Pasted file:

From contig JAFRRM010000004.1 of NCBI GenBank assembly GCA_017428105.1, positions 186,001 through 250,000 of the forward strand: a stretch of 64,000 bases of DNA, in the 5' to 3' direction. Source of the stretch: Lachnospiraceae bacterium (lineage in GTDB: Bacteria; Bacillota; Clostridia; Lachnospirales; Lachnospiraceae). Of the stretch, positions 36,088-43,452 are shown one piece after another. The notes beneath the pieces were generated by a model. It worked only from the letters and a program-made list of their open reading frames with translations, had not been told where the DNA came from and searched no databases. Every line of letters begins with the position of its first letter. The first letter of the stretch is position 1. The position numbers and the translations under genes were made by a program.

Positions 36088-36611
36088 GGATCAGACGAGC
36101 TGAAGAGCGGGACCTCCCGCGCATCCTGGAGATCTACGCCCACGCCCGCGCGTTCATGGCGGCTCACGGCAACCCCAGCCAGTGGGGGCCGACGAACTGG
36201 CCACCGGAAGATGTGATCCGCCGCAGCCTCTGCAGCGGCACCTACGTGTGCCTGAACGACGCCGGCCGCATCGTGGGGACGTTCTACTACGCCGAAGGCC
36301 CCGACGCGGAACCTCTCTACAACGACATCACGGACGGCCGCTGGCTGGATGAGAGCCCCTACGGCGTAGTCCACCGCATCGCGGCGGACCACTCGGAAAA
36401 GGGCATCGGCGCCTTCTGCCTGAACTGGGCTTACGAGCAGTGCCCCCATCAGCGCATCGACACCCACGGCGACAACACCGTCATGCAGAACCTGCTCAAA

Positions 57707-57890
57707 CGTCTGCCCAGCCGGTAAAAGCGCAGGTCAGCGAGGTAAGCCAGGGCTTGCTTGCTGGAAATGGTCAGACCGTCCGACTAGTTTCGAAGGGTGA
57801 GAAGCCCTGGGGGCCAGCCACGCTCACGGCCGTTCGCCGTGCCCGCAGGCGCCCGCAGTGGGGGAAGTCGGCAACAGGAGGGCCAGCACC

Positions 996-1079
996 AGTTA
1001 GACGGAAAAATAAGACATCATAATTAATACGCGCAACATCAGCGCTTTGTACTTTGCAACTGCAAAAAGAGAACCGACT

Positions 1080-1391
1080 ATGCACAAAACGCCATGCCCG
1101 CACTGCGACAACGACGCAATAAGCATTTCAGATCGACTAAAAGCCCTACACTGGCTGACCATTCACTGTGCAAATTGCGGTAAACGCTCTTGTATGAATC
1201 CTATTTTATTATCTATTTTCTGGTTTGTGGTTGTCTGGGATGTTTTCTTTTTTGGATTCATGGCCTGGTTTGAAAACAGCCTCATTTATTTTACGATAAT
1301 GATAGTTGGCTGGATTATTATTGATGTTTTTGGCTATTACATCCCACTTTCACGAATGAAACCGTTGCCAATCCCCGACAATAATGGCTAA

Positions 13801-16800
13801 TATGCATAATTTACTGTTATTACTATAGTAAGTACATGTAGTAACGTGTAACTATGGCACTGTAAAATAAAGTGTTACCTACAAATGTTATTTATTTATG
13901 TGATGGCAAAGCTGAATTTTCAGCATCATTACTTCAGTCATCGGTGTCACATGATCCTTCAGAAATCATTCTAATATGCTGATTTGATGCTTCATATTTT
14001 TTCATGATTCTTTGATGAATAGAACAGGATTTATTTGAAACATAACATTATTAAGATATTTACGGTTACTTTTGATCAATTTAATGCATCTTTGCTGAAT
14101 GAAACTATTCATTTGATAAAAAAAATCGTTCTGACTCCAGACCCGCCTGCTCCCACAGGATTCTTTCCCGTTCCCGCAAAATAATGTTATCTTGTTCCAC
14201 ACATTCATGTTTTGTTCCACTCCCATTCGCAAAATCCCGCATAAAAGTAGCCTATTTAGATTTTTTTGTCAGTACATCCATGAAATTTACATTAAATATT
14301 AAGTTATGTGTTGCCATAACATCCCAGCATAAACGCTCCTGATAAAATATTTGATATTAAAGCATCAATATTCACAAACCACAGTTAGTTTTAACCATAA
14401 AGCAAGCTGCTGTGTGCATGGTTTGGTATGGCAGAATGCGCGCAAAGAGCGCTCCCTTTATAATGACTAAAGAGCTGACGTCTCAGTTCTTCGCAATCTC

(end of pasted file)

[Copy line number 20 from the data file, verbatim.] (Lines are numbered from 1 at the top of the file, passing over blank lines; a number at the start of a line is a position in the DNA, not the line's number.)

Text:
13801 TATGCATAATTTACTGTTATTACTATAGTAAGTACATGTAGTAACGTGTAACTATGGCACTGTAAAATAAAGTGTTACCTACAAATGTTATTTATTTATG